“DAC6 is one of the most difficult pieces of regulation that a firm has to implement”
VinciWorks hosted a roundtable meeting with representatives from over 20 firms to discuss DAC6 and its implementation. Here are the key takeaways from the conversation.
1. Who is responsible for submitting initial DAC6 data if a transaction may be reportable?
In the pre-meeting survey, the responses showed that the main people who would potentially submit initial data would be partners, associates, or nominated jurisdiction representatives. A staggering 50% of the respondents noted that they were unsure who would submit the initial information at this stage. During the discussion it was mentioned by some firms that fee earners would be the ones who would decide if this transaction was reportable, then there would be a second level of quality check to confirm if it was a reportable transaction.
There was also a discussion regarding whether the fee-earner involvement from such an early stage would be chargeable to clients, as it would take up quite a lot of time and resources. It seems that most representatives from both the legal and accounting firms are still not certain what approach to take regarding charging clients for DAC6 reporting.
How can reporting be tackled when dealing with offices in multiple EU Member States?
This question also becomes much more complicated when discussing firms who
practice in many different jurisdictions. However, one attendee discussed that
this might be solved by contracting with clients only through a UK entity,
thereby only requiring reporting to the HMRC. Another method of dealing with
this was creating a task force with representatives within each jurisdiction.
2. How conservative should one be regarding DAC6 reporting?
If you are an intermediary, then unless you fit into the category of an exception, you have an obligation to report. From a reporting perspective, it seems that most participants agree that a conservative approach would be taken regarding reporting, and a risk-averse approach would be taken by most firms. Even if not a reporting intermediary, it would be important to have the details on file for the sake of clarifications in the future should the need arise.
3. When should a transaction be reviewed for DAC6 relevance?
All participants were in agreement that on matter opening, transactions should go through an initial review. However, obviously, as a transaction evolves, it may turn from being non-reportable to reportable and vice versa. In terms of how often you should review, the Directive states the reporting should be within 30 days from when the arrangement is made available for implementation, is ready for implementation or the first steps of implementation are made. Therefore, this should be considered when deciding how often you want to review the transactions for potential DAC6 reporting obligations.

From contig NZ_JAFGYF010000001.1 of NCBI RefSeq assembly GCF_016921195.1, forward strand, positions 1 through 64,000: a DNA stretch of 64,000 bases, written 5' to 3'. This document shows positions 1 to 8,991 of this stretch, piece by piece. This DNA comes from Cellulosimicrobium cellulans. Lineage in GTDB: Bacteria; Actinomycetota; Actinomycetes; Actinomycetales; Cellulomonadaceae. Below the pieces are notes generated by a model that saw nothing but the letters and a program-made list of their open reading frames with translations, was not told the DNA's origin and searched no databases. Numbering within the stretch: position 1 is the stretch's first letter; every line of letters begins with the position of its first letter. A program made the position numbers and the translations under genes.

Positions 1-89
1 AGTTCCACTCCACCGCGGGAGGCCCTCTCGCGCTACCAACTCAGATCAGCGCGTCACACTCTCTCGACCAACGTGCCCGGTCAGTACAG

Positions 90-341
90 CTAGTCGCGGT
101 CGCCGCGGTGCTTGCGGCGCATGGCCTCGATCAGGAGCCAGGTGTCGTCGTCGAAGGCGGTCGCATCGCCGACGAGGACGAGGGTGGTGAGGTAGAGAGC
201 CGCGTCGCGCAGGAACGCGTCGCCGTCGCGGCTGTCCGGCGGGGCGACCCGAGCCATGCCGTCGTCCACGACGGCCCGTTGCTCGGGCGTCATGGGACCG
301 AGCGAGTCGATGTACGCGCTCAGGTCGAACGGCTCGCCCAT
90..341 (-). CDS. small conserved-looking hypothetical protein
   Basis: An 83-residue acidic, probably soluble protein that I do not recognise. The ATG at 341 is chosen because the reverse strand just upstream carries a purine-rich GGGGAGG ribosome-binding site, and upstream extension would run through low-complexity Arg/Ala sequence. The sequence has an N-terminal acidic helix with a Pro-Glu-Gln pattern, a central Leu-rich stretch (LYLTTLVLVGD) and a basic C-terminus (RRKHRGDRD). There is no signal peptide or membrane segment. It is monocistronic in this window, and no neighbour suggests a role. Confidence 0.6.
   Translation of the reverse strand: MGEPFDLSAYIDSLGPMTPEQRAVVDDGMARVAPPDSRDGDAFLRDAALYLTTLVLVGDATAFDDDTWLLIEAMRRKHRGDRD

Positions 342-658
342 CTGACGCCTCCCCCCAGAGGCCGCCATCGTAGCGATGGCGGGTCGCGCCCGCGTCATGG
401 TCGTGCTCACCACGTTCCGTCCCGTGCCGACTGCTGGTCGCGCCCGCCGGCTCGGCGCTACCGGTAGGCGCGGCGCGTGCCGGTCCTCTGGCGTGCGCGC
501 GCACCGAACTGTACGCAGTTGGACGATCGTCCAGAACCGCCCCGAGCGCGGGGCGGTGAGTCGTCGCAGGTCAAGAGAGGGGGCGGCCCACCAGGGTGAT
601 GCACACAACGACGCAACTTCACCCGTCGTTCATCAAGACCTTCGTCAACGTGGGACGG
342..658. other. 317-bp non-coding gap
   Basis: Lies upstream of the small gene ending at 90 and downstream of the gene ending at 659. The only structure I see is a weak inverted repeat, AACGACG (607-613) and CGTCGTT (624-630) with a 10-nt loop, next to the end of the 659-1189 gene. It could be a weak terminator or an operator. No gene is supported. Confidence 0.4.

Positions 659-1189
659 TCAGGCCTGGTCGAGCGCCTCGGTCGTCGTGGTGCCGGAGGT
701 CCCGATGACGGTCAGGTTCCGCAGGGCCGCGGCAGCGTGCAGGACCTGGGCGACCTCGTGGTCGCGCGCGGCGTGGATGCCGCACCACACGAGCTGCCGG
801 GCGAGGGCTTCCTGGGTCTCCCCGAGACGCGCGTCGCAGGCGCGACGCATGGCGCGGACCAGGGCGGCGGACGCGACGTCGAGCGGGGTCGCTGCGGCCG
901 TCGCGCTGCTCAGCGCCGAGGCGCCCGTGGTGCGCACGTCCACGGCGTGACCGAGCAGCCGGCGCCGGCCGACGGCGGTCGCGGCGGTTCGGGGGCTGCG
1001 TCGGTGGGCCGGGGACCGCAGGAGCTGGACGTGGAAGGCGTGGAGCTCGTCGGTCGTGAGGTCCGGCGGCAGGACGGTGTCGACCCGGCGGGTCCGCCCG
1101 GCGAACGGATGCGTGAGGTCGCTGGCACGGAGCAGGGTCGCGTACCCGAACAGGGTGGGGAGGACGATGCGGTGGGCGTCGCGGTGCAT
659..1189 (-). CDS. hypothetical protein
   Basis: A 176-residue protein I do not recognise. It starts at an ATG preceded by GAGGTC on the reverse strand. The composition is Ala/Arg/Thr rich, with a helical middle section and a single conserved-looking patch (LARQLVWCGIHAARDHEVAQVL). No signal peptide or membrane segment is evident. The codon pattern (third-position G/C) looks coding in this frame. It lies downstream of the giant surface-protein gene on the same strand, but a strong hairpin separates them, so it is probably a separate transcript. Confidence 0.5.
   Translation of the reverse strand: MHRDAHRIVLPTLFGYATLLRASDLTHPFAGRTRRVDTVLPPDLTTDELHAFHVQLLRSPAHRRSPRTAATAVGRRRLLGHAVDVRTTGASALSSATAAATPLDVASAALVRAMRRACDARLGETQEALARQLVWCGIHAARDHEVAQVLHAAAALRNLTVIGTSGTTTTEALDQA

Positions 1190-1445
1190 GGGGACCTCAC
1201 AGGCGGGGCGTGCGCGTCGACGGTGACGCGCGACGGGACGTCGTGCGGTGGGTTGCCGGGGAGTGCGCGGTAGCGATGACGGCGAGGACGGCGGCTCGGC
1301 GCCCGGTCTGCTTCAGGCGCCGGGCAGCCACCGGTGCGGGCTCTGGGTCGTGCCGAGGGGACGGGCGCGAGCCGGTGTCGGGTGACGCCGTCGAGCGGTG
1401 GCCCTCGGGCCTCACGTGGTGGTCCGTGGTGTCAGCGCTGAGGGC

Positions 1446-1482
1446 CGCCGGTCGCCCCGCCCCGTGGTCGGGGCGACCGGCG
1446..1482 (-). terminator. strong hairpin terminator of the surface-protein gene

Again, a multi-stage review discussion came up here, both in terms of who and when a transaction is reviewed for DAC reportability, and at what point these would be reviewed. One option would be that as a starting point you could categorise transactions into buckets of those that are obviously not reportable and those that certainly are. Another option suggested may be to review transactions via partners, as opposed to via matters.
4. How are you going to keep up to date with the individual member state reporting requirements, especially when you have offices in multiple EU member states?
In some firms, it is the UK LLP who is the intermediary, regardless of whether they operate outside of the UK, as the foreign offices are acting like branches of the UK LLP. It was noted, however, that if these branches are locally regulated, then they might be subject to local reporting obligations.
One way to deal with situations where there are offices spanning multiple EU member states would be by taking a militant approach and appointing a representative in each jurisdiction or each office within each jurisdiction, who would be the liaison on local DAC6 matters. The next step would be to create a task force to deal with DAC6 which would be centrally controlled, with a fortnightly call with each officer.